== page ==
FORMER vice-president Joice Mujuru’s fate rests with President Robert Mugabe who is expected to decide whether she should be prosecuted on graft charges when he returns from his holiday in the Far East next week, the Zimbabwe Independent has learnt.
Mujuru lost the vice-presidency after being dumped by Mugabe ahead of the Zanu PF congress in December.
Her ouster was sealed after she was subjected to a vicious and sustained public attack by First Lady Grace Mugabe and her supporters, who accused her of, among other things, plotting to oust and assassinate Mugabe, abuse of office, corruption, extorting shares from private companies, and illegally dealing in diamonds and gold.
The Zimbabwe Republic Police (ZRP) has assembled a team of detectives, led by Chief Superintendent Luckson Mukazhi, to investigate Mujuru. The team has searched companies and premises linked to her after securing a search warrant from the High Court.
A senior police officer revealed that although investigations had reached an advanced stage, Mugabe would ultimately make the decision on whether Mujuru is prosecuted or not.
“She may no longer be the vice-president, but the matter is being treated sensitively hence the President will make the decision, like he normally does in high profile cases. As it is, the investigating team is regularly briefing superiors at PGHQ (Police General Headquarters),” said the officer.
“The Commissioner-General (Augustine Chihuri) will obviously brief the President on the investigations and he is the one who will decide how we proceed.”
Another officer said the investigating team was not sure their investigations would lead to the prosecution of the former vice-president, given the politics at play.
“There is a chance that the powers that be ordered the investigation as part of plan to maintain pressure on Mujuru and her allies post congress. It is difficult to tell whether the investigations will amount to anything because the president will have the final call,” said the officer.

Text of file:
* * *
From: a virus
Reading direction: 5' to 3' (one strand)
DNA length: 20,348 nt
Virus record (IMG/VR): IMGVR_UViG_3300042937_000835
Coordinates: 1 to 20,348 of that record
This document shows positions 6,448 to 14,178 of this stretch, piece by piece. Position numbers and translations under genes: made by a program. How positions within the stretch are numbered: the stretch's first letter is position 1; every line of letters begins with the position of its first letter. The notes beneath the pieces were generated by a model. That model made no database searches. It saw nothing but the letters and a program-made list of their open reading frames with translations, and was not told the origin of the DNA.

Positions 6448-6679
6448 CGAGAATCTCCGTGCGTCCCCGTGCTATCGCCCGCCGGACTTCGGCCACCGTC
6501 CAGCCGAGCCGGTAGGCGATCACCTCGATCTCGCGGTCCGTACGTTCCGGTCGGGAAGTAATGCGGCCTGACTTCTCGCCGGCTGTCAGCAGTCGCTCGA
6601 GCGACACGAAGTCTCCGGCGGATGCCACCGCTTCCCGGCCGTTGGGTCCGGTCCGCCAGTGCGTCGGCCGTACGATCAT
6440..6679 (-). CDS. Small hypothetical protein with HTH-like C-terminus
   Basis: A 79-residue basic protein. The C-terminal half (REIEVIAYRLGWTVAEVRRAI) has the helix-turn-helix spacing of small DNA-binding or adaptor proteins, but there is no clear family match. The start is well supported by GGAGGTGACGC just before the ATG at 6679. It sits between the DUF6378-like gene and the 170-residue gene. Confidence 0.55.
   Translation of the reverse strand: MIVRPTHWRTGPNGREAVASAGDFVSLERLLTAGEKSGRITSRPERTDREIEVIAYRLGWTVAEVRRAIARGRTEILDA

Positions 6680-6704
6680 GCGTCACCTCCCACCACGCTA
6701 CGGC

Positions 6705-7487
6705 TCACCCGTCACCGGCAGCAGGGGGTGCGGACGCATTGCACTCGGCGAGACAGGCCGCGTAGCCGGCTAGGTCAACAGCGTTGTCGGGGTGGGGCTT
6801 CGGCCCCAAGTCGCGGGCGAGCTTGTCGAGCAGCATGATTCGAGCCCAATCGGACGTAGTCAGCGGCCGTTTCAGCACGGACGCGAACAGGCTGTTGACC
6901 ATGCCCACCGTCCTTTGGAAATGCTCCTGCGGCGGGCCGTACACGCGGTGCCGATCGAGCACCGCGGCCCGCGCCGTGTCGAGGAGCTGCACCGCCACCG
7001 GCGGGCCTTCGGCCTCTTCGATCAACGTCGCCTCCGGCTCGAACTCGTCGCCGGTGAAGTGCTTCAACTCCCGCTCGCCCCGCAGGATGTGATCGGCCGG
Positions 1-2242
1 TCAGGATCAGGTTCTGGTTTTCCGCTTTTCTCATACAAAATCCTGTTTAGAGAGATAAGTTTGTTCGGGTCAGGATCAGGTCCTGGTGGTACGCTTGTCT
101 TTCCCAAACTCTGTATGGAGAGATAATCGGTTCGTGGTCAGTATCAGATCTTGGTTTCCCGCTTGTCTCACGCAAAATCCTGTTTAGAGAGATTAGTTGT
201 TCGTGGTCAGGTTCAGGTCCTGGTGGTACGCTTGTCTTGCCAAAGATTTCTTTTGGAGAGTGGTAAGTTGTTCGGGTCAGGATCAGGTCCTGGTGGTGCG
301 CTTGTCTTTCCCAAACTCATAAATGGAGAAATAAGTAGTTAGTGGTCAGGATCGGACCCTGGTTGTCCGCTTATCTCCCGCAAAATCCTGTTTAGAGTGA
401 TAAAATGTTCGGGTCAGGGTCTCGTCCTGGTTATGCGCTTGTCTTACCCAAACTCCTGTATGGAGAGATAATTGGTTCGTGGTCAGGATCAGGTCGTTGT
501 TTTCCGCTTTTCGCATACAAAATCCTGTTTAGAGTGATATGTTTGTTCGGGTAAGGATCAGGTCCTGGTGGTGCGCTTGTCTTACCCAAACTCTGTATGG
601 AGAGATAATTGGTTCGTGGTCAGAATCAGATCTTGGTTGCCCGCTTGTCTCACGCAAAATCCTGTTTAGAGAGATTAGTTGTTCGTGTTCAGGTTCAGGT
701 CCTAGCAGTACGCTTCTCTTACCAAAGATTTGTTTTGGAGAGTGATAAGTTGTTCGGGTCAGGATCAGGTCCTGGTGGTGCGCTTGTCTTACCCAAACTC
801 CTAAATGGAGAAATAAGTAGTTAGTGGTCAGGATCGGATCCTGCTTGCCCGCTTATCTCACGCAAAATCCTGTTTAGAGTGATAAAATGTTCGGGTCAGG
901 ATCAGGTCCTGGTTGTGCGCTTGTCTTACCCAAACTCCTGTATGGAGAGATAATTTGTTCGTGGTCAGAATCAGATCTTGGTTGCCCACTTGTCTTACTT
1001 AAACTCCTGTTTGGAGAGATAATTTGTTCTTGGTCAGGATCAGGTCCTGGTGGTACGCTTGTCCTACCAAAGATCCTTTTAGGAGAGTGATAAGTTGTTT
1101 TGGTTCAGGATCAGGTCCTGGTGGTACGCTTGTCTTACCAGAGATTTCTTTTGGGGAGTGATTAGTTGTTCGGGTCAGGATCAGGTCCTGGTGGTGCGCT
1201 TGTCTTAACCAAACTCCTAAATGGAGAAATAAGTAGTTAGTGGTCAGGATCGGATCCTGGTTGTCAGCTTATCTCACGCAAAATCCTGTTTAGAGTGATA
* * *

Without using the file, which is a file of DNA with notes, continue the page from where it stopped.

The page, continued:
While officially opening the 6th Zanu PF congress in December last year, Mugabe said the former vice-president and her allies, including civil servants, faced arrest if evidence was found that they were corrupt.
“If the allegations are proved there will be prosecution … and if you were a minister, deputy minister or civil servant, basa rinobva rapera (you will be fired)… People will lose their jobs, ministers, civil servants will lose their jobs and even face the wrath (of the law).”
Mugabe literally called Mujuru a “thief” who had betrayed the trust placed on her by members of the Women’s League, who in 2004 recommended she be elevated to the post of Vice-President.
“In 2004, women said they want one of them in the top leadership of the party. We agreed on that and said it was fine. It was building our leadership in the party,” Mugabe said.
“You gave us someone whom you thought was honest; her name is Joice Mujuru.
“I do not want to blame the women for giving us the VP, you thought she was a good person. We do not choose you to be thieves, but to end it (theft) in your areas. You should never send a thief to catch a thief. If we are sent to catch thieves and we become thieves, who will catch the thieves?” Mugabe asked.
However, Mugabe has a long history of failing to match his anti-corruption rhetoric with substantive action.
Without mentioning names, Chihuri announced during a pass-out parade in December at Morris Depot that the police would swoop on corrupt people in line with Mugabe’s sentiments, leading to the team being set up to investigate Mujuru. This led to an uproar, with many observers pointing out Chihuri did not need Mugabe’s say-so to execute his duties.
“This stance is in line with the organisation’s constitutional mandate and, more importantly, with His Excellency the President of Zimbabwe’s (Robert Mugabe) sentiments during the official opening of the 6th Zanu PF national people’s congress.”
Mujuru has repeatedly proclaimed her innocence and in a statement last year said she was willing to stand trial.
Mugabe fired Mujuru and several ministers linked to her in the biggest purge in Zanu PF since Independence, paralysing her faction.
Among the casualties were Didymus Mutasa (Presidential Affairs minister), Webster Shamu (Information Communication Technology), Francis Nhema (Indigenisation), Olivia Muchena (Higher and Tertiary Education), Dzikamai Mavhaire (Energy), Nicholas Goche (Public Service), Simbaneuta Mudarikwa (Mashonaland East Provincial Affairs minister) and Munacho Mutezo (Energy deputy minister).
He also dismissed Flora Buka (Minister of State for Presidential Affairs), Paul Chimedza (Health deputy minister), Sylvester Nguni (Minister of State in former Vice-President Mujuru’s Office), Tongai Muzenda (Public Service deputy minister), Petronella Kagonye (Transport deputy minister), Fortune Chasi (Justice deputy minister) and Tendai Savanhu (Lands deputy minister).'